What Has Gone Bad in Sudan's Political Scene?
The first time I wrote Sudan's Political Scene, I published it in a hurry. Just to admit. Therefore, it was fearfully bad. Now here is a revised version of Sudan's Political Scene. Please read it and, well comment on it. You can upload pictures too with some descriptions to that political scene.
The following lines about the political scene in Sudan follow the political development in the country since the forties until this moment. Those lines reflect the root causes of the political problems in Sudan, and perhaps may give the answer to understand the political situations now and the impacts of sectarianism in a traditionally considered Muslim environment.
However, this consideration came from the prospective Islamic atmosphere in the north, east and west of the country. It is from this prospective that the wrong concept of Arabic Sudan rose to favour the north although people in the north are not pure Arabs.
The sectarian powers invest to gain exposure since the forties and they have developed the prospective Islamic atmosphere to help them grow their wings and they depend primarily on traditionally and almost illiterate Muslim people in the north to dominate the political scene in Sudan through that time.
This was the easiest job for the traditional sectarianism to invest in the business of politics to continue dominating that peaceful society and hence present themselves as spiritual leaders of that society. They knew pacifism, simplicity and the atmosphere of political illiteracy would help them sediment their beliefs deep in this society in the north, which then was the heart of the political power.
It was also at that time, another political power began, influenced by the Muslim Brotherhood in Egypt to invest in the propaganda of Islam in a different way and to be the possible alternative to sectarianism. They knew the spiritual nature of the people in the north, east and west of Sudan.
The presence of this political power, that claims to be the only group that cares about Islam, was planned after the independence of Sudan and through the political decades to marginalize the sectarian power and build membership from the bases of that power.
However, there was a hope in that time when the Sudanese Communist Party (SCP) emerged to lead and energize the movement towards the independence from Britain. It was normal that time to see some communist youths from traditionally Muslim houses leading the demonstrations of the independence.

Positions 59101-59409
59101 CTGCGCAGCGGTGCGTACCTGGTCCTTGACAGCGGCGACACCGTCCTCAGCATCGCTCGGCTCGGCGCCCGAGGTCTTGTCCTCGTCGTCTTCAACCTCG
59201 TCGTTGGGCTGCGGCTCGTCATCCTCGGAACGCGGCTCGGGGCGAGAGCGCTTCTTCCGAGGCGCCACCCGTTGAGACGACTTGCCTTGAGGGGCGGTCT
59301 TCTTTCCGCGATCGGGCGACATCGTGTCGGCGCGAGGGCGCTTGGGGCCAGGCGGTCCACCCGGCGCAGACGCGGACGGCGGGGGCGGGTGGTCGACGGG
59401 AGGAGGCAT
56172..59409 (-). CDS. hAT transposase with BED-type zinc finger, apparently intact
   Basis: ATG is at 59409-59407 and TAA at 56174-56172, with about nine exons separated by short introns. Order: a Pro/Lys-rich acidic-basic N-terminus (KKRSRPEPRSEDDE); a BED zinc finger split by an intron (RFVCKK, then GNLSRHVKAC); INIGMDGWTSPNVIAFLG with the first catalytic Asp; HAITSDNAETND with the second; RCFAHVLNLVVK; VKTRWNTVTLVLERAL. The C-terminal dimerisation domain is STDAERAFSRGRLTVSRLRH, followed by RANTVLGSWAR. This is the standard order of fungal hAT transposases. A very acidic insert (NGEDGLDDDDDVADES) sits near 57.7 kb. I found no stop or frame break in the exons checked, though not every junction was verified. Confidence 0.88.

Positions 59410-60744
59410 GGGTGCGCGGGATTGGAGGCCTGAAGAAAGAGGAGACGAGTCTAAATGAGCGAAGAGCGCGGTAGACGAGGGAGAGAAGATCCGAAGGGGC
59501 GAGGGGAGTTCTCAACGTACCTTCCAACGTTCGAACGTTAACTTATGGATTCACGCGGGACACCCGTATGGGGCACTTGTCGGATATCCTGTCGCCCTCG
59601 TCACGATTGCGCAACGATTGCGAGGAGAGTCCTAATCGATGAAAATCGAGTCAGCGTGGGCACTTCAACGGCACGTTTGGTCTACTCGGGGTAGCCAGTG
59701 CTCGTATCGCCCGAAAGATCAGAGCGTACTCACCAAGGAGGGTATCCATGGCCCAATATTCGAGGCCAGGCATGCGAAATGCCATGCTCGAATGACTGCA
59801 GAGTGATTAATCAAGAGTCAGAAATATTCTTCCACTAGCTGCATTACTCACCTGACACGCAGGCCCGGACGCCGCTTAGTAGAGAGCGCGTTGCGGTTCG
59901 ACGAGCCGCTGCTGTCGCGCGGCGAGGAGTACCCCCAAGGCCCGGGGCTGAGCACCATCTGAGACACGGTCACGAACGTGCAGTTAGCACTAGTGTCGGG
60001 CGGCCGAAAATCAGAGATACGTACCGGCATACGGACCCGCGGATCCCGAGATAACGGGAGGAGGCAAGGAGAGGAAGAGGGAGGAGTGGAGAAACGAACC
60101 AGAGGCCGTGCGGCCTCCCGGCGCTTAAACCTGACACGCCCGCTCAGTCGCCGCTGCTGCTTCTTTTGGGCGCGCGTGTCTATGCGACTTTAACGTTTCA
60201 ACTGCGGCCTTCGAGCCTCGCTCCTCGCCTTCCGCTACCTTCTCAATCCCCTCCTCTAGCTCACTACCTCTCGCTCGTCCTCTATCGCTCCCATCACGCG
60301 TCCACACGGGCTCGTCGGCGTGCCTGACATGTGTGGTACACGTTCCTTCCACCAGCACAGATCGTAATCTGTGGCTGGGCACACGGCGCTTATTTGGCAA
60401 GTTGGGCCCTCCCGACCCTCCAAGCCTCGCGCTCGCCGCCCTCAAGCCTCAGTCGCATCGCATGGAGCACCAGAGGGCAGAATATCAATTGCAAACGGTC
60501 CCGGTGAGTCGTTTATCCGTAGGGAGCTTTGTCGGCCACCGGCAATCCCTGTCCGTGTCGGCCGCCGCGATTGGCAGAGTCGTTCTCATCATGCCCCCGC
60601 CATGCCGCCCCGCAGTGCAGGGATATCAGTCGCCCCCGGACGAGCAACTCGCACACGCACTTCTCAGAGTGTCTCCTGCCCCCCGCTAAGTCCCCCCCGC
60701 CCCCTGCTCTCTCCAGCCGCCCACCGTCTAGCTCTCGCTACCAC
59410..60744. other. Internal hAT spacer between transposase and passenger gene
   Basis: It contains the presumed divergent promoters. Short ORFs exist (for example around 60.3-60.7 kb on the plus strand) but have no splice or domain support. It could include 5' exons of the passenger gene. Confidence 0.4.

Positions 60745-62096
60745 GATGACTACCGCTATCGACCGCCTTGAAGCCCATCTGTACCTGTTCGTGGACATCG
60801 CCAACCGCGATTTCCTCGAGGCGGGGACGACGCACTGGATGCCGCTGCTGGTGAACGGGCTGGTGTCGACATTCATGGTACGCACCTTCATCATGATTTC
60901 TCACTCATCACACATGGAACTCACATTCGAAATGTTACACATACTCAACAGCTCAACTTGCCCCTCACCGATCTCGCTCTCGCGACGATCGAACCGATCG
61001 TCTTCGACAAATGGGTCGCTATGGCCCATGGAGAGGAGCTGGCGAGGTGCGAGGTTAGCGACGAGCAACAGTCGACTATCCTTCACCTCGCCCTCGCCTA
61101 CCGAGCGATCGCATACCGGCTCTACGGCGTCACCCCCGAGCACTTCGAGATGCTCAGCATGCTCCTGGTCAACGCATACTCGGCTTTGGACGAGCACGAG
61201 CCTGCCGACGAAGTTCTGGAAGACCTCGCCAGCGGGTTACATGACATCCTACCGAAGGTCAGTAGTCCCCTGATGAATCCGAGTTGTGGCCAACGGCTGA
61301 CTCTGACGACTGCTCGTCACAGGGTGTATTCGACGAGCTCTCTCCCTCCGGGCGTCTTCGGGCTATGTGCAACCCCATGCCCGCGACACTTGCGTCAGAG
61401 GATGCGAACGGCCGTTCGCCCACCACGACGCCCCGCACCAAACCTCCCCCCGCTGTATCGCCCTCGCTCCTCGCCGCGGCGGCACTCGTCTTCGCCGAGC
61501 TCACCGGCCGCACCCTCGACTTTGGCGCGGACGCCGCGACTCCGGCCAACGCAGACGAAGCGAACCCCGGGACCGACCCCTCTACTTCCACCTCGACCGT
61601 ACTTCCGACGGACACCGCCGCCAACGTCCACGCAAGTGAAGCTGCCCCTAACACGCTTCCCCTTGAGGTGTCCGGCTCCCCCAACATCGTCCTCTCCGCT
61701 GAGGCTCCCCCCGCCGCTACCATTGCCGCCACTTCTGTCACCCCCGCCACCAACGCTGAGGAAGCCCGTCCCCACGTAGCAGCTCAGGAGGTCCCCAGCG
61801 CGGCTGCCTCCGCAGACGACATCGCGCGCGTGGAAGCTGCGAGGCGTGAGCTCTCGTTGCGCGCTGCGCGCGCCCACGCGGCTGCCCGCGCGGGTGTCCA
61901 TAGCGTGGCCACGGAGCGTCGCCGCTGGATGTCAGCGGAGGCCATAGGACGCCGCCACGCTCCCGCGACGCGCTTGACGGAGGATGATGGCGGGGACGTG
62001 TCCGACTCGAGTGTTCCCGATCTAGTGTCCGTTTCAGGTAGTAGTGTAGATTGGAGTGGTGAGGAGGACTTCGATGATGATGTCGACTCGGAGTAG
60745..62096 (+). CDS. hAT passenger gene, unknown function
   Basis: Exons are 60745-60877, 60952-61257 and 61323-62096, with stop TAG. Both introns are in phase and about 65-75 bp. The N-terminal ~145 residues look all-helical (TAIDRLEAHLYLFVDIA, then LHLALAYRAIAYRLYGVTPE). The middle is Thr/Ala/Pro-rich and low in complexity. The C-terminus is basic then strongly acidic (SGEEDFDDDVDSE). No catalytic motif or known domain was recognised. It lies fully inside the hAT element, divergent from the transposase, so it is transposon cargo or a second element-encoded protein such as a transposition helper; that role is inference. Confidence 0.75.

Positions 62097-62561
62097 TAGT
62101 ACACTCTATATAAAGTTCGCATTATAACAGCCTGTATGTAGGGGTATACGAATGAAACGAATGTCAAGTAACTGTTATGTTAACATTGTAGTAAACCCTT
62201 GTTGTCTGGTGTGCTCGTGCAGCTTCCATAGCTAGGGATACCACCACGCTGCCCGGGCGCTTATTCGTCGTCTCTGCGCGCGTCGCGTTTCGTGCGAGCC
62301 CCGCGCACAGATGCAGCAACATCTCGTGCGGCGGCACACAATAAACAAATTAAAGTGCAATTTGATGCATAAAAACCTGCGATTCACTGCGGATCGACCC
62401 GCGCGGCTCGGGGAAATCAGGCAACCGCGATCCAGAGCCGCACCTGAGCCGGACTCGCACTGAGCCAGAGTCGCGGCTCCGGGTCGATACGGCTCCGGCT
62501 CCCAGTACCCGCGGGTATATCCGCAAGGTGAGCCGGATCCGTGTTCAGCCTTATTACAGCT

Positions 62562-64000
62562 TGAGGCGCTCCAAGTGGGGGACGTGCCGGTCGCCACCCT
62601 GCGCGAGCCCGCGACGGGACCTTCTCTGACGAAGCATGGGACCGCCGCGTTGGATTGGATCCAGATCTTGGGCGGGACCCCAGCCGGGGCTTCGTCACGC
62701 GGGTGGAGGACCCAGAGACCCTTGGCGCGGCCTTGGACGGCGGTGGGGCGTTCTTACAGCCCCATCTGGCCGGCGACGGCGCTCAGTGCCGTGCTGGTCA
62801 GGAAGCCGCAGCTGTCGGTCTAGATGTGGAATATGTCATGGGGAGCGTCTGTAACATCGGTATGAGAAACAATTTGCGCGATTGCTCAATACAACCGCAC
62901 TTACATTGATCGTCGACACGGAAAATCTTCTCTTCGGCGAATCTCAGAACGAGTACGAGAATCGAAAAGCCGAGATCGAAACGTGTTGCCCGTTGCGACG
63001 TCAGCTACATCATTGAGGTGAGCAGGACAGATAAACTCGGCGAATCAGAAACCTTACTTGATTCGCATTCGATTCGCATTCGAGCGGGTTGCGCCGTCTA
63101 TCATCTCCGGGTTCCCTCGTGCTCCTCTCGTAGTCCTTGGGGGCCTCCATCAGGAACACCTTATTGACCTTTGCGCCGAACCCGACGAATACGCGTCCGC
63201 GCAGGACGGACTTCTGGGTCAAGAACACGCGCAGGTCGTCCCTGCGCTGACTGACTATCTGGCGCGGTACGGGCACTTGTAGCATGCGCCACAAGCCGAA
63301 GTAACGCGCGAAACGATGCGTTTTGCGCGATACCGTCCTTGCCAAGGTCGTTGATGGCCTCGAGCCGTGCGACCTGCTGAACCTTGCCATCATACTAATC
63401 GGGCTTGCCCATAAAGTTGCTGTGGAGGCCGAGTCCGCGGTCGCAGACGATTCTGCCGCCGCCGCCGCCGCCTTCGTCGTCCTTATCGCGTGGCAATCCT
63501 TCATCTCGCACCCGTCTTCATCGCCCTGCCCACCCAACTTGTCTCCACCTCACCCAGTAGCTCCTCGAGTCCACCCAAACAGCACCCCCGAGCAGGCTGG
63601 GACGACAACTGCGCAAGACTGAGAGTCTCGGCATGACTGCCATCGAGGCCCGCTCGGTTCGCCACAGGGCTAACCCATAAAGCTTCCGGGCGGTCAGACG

All of these powers except the last one invested in the business of politics, to get their followers pay rations and charities through donation boxes on their tombs, work for them on lands and build wealth for them for the sake of having some blesses from the spiritual leaders.
They constructed the two traditional parties to grow this business and prepare to claim the political power after independence. In that political scene in Sudan, it was common to see people make great efforts to serve the sectarian powers and feel that they obliged to do so.
Therefore, the leaders of the sectarian powers appeared as the only power that was available in the political scene to work with the British to achieve peaceful shift to gain the independence of Sudan in favour of their own interests.
Meanwhile, the SCP continued to struggle towards getting out of the situation the party found itself on it as minority in the light of the fact that it is hard for it to work in an obsessed society by false Islamic propagandas.
The sectarian parties and the Muslim Brothers worked together investing the illiterate political scene in Sudan to achieve inuring the Sudanese Communist Party by describing the party as infidel and atheist party and imposing the bad picture, the Sudanese dislike.
Continue the Sudan's Political Scene here at Political Problems in Sudan, Democracy in Sudan, Sudanese Dictatorial Regimes, Sudanese Sectarian Parties and Military Religious Regime.
You can also reach more pages about the political scene in many countries in the Horn of Africa and the neighbouring countries that affect the entire shared political scene through the following political sitemaps:
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Readers of the HOA's Political Scene newsletter and visitors to the website have commented and written about the political scene in many countries in this area. They built more pages on this website. Thanks to them all. You can continue the political scene on those sitemaps too.The 13 Secondary Site Maps Readers have Built:
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